Although long or medium endurance and higher altitude cruising unmanned aerial vehicles (UAVs) are not high performance in the sense of an F-22 or SU-30, they are in fact extremely high performance when it comes to maximizing their design’s potential for the unique mission sets they were built to address. Usually this comes in the form of fuel efficiency, altitude, and survivability. With this in mind, the crash of the Global Hawk in the video posted above is incredibly relevant to the RQ-170 story for multiple reasons.
First off, flying at higher altitudes for long periods of time requires an aircraft design that utilizes a high lift yet very efficient wing design. The only problem is that as these aircraft fly higher their speed and maneuvering envelope becomes smaller. As altitude increases even small changes in speed, G force or angle of attack can cause the aircraft to stall and even enter a flat spin. This phenomenon is known in the aviation world as “coffin corner.” So, otherwise small flight control or command anomalies can end up putting the aircraft in a totally unrecoverable state.
So beyond the speculation of advanced Russian jamming equipment and cutting edge cyber attacks, lets look toward a simpler explanation for the drone’s demise in relation to the video posted above. If the RQ-170 Sentinel had a software or communications glitch that caused it to climb when it was already operating towards the top it’s operating ceiling, or to pitch up or roll abruptly, or the engine suddenly quit, the aircraft could have most likely departed controlled flight and return directly to terra firma. No cyber espionage or hidden agendas, just a plain old simple malfunction paired with an unforgiving performance envelope. Could this have been caused by a spoofed enemy command? Who knows, but in this piece lets concentrate on the physics of the situation, not the speculative causality.
Also what this video shows is just how an aircraft such as a RQ-4 or RQ-170, one made of composite materials and designed with a tremendous amount of lift, can literally flutter like a leaf back down to earth once they depart from controlled flight. I have spent some time close up and personal with the Global Hawk series of aircraft and I can tell you they are much, much more fragile in appearance than the stout RQ-170 drone. They are literally made of plastic, their wings flex like a piece of damp pasta and their radomes and components are toy like. Especially the smaller, earlier block version as shown in this clip. As you can see it hits the ground with a thud and surely some of its parts crack or are separated from the airframe, but there is no smoking hole, no massive fireball, no football sized debris field, and almost all of its internal components are surely intact. The RQ-170 put on display in Iran does have significant damage, the leading edge is banged up and punctured, the wings have been harshly split at their natural seams (see previous post for more details on this) and it would seem that the underside of the drone was badly damaged enough that it was not allowed to be shown to the public. Further, the Sentinel in question may have gone down in a slightly different manner than the Global Hawk in this video, where it hit flat but with some forward motion, allowing its wings and underbelly to take the brunt of the hit and then subsequently sliding to a full stop.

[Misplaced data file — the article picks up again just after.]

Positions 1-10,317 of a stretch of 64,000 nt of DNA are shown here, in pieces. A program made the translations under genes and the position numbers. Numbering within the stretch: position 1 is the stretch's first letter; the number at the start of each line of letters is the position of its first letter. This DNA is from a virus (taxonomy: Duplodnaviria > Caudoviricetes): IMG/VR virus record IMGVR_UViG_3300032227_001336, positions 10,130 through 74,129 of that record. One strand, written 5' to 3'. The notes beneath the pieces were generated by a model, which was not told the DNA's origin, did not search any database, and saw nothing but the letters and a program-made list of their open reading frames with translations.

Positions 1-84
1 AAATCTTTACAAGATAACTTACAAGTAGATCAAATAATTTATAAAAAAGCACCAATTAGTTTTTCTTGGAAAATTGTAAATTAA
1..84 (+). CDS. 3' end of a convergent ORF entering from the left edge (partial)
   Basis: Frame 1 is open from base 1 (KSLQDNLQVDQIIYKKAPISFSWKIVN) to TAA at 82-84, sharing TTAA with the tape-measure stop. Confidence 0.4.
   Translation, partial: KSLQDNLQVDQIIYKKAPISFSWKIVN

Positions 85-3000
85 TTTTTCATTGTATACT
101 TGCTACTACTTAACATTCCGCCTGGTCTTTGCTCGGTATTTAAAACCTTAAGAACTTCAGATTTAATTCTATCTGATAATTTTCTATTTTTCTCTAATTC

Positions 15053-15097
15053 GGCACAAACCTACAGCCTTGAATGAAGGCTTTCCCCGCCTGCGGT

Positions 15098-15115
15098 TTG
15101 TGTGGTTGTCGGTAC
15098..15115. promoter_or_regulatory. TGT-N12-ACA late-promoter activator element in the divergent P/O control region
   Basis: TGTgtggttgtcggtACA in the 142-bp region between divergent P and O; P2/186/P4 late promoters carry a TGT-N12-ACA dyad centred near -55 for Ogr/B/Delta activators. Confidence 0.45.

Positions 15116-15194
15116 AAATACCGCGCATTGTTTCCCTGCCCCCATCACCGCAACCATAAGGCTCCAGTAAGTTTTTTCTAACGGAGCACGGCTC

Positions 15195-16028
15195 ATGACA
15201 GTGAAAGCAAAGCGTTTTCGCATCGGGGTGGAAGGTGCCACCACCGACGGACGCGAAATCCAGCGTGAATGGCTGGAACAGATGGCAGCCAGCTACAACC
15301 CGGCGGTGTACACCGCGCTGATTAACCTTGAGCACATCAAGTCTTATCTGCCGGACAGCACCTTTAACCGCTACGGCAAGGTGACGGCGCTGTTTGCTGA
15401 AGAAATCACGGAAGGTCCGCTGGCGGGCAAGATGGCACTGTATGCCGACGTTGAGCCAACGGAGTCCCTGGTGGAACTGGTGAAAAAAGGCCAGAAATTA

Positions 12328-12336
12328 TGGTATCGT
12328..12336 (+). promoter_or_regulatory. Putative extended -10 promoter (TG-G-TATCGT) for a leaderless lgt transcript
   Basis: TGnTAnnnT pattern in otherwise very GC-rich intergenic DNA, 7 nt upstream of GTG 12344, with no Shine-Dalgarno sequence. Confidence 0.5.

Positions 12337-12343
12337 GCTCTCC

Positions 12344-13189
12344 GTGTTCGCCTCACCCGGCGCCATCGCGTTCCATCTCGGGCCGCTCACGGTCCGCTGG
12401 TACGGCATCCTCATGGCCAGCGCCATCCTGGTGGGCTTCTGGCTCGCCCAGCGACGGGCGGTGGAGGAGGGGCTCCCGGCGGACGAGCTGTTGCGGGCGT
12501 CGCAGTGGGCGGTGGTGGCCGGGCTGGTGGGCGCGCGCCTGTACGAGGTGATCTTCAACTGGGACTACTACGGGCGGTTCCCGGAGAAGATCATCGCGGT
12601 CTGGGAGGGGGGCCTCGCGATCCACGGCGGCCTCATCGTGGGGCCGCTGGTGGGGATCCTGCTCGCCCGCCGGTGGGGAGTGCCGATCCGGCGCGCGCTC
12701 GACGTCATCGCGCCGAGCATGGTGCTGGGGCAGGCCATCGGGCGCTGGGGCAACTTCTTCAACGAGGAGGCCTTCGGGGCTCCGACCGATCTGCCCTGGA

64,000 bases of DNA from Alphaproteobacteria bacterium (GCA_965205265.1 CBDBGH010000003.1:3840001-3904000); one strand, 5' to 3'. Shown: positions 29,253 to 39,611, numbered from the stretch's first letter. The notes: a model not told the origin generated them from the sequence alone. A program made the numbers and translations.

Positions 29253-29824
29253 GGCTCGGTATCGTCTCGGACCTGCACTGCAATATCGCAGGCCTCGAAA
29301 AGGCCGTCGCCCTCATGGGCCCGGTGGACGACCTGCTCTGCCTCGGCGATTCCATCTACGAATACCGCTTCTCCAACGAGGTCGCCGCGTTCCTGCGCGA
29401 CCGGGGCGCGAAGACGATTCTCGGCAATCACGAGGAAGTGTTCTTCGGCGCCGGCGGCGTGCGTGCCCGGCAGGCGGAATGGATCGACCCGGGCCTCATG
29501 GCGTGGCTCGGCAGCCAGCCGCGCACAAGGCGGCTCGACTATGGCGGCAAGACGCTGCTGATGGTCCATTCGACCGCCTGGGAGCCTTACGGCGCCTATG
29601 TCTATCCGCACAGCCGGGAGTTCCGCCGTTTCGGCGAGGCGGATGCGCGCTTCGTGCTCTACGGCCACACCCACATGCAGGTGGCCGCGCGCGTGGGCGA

I hope this post helps to illuminate just how utterly wrong the quick conclusions that many “military aviation experts” had jumped to after hearing the news that the aircraft was possibly intact. Many could just not believe that there was not a huge debris field, or a smoking hole in the ground after the drone “plummeted from 50,000+ feet.” These are uninformed conclusions and most likely totally misleading under the circumstances. The RQ-170 could have made it back to earth with minimal damage to its upper side, and this video clearly showcases this fact.
A big thanks for a flickr contact of mine sending this over for review!
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